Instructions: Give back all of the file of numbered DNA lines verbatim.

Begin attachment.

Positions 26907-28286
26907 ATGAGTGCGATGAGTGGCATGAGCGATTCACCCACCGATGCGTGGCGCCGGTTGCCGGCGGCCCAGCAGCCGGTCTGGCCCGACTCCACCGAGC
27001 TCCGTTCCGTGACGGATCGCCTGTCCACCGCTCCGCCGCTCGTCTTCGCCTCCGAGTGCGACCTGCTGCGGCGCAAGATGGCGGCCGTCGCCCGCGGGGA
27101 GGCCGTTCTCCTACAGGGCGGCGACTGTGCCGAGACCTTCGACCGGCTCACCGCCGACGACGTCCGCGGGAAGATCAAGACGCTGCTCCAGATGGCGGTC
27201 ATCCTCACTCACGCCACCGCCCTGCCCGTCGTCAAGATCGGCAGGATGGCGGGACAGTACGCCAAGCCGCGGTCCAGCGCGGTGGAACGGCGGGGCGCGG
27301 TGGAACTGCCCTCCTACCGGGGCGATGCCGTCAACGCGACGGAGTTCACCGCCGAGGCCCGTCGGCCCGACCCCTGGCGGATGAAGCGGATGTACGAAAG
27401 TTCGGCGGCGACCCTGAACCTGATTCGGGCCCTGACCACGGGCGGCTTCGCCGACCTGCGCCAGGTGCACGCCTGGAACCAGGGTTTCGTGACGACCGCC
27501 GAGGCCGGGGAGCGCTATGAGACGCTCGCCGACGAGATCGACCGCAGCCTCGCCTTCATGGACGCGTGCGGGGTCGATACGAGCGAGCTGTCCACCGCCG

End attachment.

Positions 26907-28286
26907 ATGAGTGCGATGAGTGGCATGAGCGATTCACCCACCGATGCGTGGCGCCGGTTGCCGGCGGCCCAGCAGCCGGTCTGGCCCGACTCCACCGAGC
27001 TCCGTTCCGTGACGGATCGCCTGTCCACCGCTCCGCCGCTCGTCTTCGCCTCCGAGTGCGACCTGCTGCGGCGCAAGATGGCGGCCGTCGCCCGCGGGGA
27101 GGCCGTTCTCCTACAGGGCGGCGACTGTGCCGAGACCTTCGACCGGCTCACCGCCGACGACGTCCGCGGGAAGATCAAGACGCTGCTCCAGATGGCGGTC
27201 ATCCTCACTCACGCCACCGCCCTGCCCGTCGTCAAGATCGGCAGGATGGCGGGACAGTACGCCAAGCCGCGGTCCAGCGCGGTGGAACGGCGGGGCGCGG
27301 TGGAACTGCCCTCCTACCGGGGCGATGCCGTCAACGCGACGGAGTTCACCGCCGAGGCCCGTCGGCCCGACCCCTGGCGGATGAAGCGGATGTACGAAAG
27401 TTCGGCGGCGACCCTGAACCTGATTCGGGCCCTGACCACGGGCGGCTTCGCCGACCTGCGCCAGGTGCACGCCTGGAACCAGGGTTTCGTGACGACCGCC
27501 GAGGCCGGGGAGCGCTATGAGACGCTCGCCGACGAGATCGACCGCAGCCTCGCCTTCATGGACGCGTGCGGGGTCGATACGAGCGAGCTGTCCACCGCCG